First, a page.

Let's assume you're designing a trading method. You like trading counter-trend so you look for divergences. In a single day, on a single chart, you get 60 divergence signals...all shapes and sizes. 40 are losers, 10 have some profit potential and 10 become runners. Taking all signals, you would lose. So you spend a few years studying divergence and you begin to get a good idea of what common characteristics make a great signal. But in order to identify greatness, you must look at form, volatility, momentum, volume and market condition. Then you must look at what is happening on 2 or 3 other larger timeframe charts of various types. Now you want to make sure you avoid OB or OS areas as well as areas of strong S & R. You need to be able to instantly gauge trend strength, channel width and slopes. Over the years of study, you create some excellent indicators on your own that perform very well in helping to identify high probability areas of market reversal...some things nobody has ever thought of before. Cool huh?

Well, now you try to trade it and you find that after a short time you brain is toast. Measuring this, watching that, calculating these and anticipating that...pretty soon you're mentally fatigued and making all sorts of mistakes. Even with terrific signals with tons of profit potential, I can easily show you how to lose on practically every one. No system is worth a dime if you don't know how to manage trades and control risk.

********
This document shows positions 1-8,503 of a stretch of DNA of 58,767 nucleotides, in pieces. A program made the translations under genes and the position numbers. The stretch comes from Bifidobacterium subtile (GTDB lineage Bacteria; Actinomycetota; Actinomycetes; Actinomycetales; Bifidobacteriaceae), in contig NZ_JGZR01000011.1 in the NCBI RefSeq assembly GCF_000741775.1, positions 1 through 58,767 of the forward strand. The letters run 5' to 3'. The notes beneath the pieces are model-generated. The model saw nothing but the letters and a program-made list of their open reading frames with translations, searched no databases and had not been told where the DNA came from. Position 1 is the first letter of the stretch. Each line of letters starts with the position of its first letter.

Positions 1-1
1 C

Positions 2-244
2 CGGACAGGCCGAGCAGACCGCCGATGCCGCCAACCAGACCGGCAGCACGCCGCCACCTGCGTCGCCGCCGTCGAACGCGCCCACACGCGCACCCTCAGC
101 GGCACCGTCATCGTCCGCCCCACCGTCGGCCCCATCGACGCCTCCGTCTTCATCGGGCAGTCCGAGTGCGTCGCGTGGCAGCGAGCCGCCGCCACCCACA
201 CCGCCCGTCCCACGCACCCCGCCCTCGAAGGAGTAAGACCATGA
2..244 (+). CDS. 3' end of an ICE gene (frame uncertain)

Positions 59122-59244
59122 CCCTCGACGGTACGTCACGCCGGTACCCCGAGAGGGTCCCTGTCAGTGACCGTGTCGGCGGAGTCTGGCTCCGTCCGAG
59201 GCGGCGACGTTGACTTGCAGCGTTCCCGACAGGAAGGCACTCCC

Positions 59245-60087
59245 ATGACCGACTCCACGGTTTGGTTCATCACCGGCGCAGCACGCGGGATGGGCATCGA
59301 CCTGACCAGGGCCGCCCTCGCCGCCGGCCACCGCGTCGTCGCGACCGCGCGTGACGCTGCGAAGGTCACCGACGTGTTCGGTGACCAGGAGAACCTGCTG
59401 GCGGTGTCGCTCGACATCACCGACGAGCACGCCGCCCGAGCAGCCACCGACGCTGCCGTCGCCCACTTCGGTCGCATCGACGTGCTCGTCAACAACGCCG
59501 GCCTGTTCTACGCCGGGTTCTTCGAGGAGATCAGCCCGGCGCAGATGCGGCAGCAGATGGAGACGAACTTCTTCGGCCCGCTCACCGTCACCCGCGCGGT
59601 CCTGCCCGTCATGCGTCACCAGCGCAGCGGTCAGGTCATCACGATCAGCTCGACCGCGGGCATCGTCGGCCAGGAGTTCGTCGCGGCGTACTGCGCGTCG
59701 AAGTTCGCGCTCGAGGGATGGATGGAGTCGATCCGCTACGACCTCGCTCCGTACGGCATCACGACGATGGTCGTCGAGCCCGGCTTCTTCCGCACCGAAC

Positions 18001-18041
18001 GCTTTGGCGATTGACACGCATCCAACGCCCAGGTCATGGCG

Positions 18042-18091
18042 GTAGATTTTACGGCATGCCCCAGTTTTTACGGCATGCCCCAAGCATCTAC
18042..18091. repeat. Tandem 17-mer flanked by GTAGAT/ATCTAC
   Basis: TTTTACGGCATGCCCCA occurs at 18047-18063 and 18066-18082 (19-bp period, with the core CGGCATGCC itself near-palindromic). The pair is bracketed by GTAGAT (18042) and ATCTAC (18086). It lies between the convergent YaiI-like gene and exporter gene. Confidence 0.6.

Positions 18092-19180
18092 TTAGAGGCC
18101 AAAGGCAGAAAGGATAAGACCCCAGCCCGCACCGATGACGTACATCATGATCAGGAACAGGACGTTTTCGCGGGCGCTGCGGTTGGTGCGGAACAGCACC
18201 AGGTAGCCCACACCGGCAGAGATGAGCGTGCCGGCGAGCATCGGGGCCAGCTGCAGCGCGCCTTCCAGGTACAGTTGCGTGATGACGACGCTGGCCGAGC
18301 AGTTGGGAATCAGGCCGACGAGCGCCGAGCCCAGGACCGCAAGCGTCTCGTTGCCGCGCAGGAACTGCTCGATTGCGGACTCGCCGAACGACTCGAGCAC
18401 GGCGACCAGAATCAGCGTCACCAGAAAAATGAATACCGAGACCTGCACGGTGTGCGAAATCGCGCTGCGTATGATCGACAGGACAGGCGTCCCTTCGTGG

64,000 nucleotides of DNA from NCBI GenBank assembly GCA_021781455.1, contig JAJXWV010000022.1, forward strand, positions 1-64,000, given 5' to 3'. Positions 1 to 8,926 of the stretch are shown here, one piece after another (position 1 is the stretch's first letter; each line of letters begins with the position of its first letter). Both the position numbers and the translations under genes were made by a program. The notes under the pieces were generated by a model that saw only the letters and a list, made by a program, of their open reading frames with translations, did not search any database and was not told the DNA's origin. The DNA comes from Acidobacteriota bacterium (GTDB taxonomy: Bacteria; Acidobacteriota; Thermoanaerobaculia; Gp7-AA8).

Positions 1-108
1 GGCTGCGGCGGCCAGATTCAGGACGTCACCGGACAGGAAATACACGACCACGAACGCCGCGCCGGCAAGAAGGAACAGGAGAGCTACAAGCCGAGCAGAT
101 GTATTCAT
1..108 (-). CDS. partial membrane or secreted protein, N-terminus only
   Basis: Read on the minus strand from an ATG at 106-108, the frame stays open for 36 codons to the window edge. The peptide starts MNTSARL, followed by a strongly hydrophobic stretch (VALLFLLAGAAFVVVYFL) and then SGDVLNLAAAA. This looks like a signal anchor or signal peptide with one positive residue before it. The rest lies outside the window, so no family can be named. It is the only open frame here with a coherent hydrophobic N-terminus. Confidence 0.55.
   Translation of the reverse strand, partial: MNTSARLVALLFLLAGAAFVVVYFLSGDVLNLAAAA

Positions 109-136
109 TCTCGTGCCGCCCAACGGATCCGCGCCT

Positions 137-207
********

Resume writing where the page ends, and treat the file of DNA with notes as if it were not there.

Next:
About this time you realize that you're missing many great opportunities to go with the trends. So you hit the drawing board and develop some of the best "with trend" entries you've ever seen...but you also get a lot of trash trades, too. A few years of extensive testing and some proprietary indicator development and you have some super filters to help idenitfy those goldmine trades. But, now there's double the things that you need to monitor to find the good stuff. You end up with about a dozen different signals and you have the means of identifying the best of the best. Your entries are 100% mechanical and the vast majority have good to high profit potential. Your ship has finally come in, right? Not so fast....

Today's markets are complicated and it takes a sophisticated system to stand any chance of lasting success. The old days of pulling daily profits with a pair of crossover moving averages are long gone. Sophistication can deliver tremendous power and accuracy but it can also require complexity. Most traders struggle to keep "all the plates spinning", so to speak. It's time to start coding.